• Depressants // drugs that impact the body’s central nervous system, causing the user to feel as if things are “slowing down.” Doctors prescribe some depressants for anxiety, insomnia, obsessive-compulsive disorder and other medical issues that prevent the sufferer from fully relaxing. Examples: Xanax, Valium, Alcohol
    Hallucinogens // drugs that work by disrupting communication within the brain. Users report intense, rapidly shifting emotions and perceptions of things that aren’t really there. Examples: Peyote, LSD, Salvia

  • Dissociatives // drugs that work by interfering with the brain’s receptors for the chemical glutamate, which plays a significant role in cognition, emotionality and pain perception.Dissociatives distort the user’s perception of reality, and cause users to “dissociate,” or feel as if they are watching themselves from outside their own bodies. Examples: DXM, PCP, Ketamine

  • Opioids // drugs which are powerful painkillers that produce a sense of euphoria in users. Derived from the poppy plant, opioids are often prescribed by doctors to patients who are suffering from intense pain. They are extremely habit-forming. Examples: Heroin, Morphine, Vicodin, Hyrdocodone, Percocet

  • Inhalants // Mostly made up of everyday household items, these drugs cause brief feelings of euphoria. As the name suggests, inhalants are always inhaled as gases or fumes. Examples: Aerosol Sprays, Nitrous Oxide, Paint Thinner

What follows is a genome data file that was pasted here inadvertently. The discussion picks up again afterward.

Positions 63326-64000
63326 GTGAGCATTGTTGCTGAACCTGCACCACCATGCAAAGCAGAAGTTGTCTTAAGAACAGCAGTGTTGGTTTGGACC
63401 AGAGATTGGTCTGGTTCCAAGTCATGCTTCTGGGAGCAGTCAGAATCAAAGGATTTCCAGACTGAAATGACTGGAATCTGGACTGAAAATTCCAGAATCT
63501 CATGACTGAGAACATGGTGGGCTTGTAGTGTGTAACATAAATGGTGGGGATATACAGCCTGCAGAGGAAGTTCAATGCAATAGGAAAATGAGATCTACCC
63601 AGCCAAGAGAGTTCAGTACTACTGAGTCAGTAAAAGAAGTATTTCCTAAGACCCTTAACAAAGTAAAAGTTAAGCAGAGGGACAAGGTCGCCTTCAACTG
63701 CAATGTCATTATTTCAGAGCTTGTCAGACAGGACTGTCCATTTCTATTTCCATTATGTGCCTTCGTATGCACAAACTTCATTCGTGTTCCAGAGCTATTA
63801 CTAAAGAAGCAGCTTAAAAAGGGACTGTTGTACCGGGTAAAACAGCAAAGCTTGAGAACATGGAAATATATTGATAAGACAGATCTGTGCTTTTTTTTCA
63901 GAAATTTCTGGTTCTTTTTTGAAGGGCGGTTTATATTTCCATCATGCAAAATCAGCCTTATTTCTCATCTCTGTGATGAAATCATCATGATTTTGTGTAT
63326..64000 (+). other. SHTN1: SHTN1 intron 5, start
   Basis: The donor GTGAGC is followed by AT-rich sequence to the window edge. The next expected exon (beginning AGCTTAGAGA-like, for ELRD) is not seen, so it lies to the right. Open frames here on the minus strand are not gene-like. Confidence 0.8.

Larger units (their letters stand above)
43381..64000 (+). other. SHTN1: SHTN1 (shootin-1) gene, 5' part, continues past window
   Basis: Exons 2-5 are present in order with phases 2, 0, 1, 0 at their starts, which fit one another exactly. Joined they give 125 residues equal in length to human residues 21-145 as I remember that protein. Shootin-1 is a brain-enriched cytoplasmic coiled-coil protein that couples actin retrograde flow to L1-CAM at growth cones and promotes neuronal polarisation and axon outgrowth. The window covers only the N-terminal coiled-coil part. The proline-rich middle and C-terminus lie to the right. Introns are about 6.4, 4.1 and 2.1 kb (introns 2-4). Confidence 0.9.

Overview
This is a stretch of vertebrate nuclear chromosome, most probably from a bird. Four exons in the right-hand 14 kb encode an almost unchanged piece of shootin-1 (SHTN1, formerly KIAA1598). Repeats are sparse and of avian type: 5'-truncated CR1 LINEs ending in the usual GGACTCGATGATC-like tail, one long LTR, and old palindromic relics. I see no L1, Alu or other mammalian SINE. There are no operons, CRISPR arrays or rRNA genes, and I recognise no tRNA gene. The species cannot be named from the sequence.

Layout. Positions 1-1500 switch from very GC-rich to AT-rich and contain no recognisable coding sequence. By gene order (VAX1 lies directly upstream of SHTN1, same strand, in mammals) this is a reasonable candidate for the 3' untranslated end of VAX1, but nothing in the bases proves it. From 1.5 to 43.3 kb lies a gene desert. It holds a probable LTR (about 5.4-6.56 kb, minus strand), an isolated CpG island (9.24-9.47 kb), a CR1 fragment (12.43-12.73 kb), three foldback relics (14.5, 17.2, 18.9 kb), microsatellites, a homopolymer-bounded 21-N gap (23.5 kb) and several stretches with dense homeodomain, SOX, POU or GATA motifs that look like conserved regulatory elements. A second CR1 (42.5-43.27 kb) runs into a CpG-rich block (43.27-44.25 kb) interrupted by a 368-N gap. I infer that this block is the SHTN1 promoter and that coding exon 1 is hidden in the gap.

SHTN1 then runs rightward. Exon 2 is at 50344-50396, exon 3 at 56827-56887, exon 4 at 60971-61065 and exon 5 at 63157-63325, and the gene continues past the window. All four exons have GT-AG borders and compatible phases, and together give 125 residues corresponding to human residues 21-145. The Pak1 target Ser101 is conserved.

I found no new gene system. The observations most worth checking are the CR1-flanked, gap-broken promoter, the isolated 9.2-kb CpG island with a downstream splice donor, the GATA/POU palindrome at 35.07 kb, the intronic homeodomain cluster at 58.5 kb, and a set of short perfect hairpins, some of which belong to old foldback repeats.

• Cannabis // this drug acts like a hallucinogen, but also produces depressant-like effects. It is a Schedule I drug (i.e. it has a high potential for addiction) but has increasing medicinal uses in the United States.

    * adapted from The Recovery Village

Important Scripture

  • Behold, I have given you every plant yielding seed that is on the face of all the earth, and every tree with seed in its fruit. You shall have them for food. // Genesis 1:29
  • Wine is a mocker and beer a brawler; whoever is led astray by them is not wise. // Proverbs 20:1
  • Do not get drunk on wine, which leads to debauchery. Instead, be filled with the Spirit. // Ephesians 5:18
  • Likewise, teach the older women to be reverent in the way they live, not to be slanderers or addicted to much wine, but to teach what is good. // Titus 2:3
  • Let us behave decently, as in the daytime, not in carousing and drunkenness, not in sexual immorality and debauchery, not in dissension and jealousy. // Romans 13:13